Heavy clouds covers Indonesia's capital city of Jakarta on November 29, 2009. The month of November ends the dry season and starts the wet period but the weather bureau anticipates El Nino's dry spell to affect Indonesian weather. AFP PHOTO / Bay ISMOYO (Photo credit should read BAY ISMOYO/AFP/Getty Images)
FILE - In this Oct. 6, 2014 file photo, a dock sits high and dry at the end of a boat ramp yards away from the edge of Folsom Lake near Folsom, Calif. Don’t blame man-made global warming for the devastating California drought, a new federal report says. A report issued Monday by the National Oceanic and Atmospheric Administration said natural variations _ mostly a La Nina weather oscillation _ were the primary drivers behind the drought that has now stretched to three years. (AP Photo/Rich Pedroncelli, File)
In this Monday Feb.22, 2010 photo, a fisherman works on his Tilapia farm at a lake in San Pablo, Laguna province south of Manila, Philippines as the country braces for a dry spell caused by El Nino phenomenon. On Friday Feb.26, 2010, with a reported fish kill in a dam in northern Philippines due to soaring temperatures, the Government's Bureau of Fisheries and Aquatic Resources, BFAR, advises fish pond owners slowly being affected by the phenomenon, to harvest their matured fishes to avoid fish-kill. (AP Photo/Bullit Marquez)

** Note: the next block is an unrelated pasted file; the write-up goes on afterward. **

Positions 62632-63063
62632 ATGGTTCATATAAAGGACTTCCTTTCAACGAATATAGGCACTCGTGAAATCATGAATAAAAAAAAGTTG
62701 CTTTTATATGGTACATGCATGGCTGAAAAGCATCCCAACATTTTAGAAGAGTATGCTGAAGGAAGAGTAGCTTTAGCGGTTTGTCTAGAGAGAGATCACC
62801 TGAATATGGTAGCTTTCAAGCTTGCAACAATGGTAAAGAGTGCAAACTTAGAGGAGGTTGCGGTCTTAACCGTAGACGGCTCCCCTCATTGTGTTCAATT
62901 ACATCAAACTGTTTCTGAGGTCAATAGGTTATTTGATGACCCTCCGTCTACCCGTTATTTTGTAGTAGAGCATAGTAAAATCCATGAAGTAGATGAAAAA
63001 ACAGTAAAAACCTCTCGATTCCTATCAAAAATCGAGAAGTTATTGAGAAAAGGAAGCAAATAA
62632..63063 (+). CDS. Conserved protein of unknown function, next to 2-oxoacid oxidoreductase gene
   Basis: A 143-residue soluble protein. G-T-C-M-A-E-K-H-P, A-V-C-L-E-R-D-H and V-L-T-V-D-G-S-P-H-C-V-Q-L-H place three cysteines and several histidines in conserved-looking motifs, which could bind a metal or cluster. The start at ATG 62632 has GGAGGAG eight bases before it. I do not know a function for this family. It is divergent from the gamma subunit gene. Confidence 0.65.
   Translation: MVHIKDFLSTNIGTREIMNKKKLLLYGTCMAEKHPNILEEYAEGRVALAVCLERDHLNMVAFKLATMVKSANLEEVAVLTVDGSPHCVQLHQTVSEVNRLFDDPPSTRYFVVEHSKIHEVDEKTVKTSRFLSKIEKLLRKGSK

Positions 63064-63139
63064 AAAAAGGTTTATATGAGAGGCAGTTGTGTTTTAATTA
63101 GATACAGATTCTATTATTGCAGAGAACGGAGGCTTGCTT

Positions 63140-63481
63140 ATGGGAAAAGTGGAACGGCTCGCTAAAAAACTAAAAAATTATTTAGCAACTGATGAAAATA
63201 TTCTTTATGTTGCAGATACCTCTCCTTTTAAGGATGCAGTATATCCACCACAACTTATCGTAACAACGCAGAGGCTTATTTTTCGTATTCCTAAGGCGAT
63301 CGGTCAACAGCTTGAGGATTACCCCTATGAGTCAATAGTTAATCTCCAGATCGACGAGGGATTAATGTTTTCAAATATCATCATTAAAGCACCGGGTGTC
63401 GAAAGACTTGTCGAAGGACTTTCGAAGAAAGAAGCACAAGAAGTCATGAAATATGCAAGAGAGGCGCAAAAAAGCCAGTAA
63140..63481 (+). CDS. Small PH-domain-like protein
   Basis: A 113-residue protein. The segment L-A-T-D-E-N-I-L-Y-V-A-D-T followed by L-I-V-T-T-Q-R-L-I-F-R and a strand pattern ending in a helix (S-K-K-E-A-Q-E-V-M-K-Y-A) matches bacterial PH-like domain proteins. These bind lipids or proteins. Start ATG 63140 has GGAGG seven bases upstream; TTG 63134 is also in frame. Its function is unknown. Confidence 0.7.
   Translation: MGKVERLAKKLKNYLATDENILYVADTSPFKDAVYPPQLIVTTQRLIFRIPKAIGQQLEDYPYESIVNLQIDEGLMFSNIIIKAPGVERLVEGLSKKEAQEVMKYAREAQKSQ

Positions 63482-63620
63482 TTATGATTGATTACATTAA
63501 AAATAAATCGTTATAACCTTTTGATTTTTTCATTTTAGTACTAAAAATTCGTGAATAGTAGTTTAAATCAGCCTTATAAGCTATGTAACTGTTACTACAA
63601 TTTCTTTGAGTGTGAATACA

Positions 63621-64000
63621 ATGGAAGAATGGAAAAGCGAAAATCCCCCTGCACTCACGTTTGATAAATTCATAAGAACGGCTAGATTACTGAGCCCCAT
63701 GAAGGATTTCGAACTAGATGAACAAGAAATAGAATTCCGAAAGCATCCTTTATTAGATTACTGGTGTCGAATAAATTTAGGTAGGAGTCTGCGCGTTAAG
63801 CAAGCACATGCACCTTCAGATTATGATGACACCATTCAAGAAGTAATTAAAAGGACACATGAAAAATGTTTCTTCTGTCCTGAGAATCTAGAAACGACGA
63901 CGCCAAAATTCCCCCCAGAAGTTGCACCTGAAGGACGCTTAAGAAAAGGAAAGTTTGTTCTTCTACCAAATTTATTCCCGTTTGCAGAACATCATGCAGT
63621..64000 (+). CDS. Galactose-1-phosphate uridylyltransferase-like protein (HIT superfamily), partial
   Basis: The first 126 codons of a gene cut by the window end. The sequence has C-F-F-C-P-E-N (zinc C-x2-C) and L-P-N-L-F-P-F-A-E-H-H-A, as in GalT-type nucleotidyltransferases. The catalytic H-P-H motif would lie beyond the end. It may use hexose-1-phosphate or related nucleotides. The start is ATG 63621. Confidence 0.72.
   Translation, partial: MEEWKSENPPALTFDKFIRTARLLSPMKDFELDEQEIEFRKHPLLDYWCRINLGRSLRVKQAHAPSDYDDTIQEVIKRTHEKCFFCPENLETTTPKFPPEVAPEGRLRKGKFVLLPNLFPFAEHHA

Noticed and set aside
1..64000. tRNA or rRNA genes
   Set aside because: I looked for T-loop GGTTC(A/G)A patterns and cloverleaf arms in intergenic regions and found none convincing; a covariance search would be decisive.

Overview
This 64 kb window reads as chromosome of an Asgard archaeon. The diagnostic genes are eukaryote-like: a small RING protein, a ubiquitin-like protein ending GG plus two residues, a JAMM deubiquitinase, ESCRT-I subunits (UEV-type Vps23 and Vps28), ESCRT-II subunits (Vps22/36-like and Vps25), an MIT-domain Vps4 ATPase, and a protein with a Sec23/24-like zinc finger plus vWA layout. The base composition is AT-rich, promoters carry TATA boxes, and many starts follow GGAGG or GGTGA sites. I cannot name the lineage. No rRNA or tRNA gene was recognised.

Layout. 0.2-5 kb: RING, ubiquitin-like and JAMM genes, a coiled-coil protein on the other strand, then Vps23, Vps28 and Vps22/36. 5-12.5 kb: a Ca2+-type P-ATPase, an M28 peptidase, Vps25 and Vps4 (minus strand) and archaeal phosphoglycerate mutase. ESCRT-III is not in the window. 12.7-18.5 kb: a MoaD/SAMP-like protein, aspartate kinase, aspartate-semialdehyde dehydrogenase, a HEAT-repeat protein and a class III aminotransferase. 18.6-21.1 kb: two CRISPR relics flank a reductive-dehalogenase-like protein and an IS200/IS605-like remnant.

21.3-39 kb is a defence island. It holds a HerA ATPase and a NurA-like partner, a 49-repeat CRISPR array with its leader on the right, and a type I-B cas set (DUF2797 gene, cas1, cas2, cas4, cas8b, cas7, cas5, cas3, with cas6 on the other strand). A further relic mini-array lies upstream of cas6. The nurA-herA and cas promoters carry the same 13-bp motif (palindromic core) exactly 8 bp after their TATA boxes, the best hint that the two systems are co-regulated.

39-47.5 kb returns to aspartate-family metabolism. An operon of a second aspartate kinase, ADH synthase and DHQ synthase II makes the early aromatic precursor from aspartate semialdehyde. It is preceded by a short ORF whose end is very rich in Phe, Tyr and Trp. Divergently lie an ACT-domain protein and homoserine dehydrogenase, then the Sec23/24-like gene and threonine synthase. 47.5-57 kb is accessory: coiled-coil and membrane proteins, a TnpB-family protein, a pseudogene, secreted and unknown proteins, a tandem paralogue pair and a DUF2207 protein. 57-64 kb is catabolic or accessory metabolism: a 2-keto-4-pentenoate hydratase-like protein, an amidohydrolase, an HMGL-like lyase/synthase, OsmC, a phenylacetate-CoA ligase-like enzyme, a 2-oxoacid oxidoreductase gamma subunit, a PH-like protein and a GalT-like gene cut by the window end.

"However, this event is playing out in uncharted territory. Our planet has altered dramatically because of climate change, the general trend towards a warmer global ocean, the loss of Arctic sea ice and of over a million sq km of summer snow cover in the northern hemisphere," the WMO statement quoted Jarraud as saying.

"So this naturally occurring El Niño event and human-induced climate change may interact and modify each other in ways which we have never before experienced. Even before the onset of El Niño, global average surface temperatures had reached new records. El Niño is turning up the heat even further."

The WMO did not predict when this El Niño would start to subside, but said they normally reach maximum strength between October and January, then persist through much of the first quarter.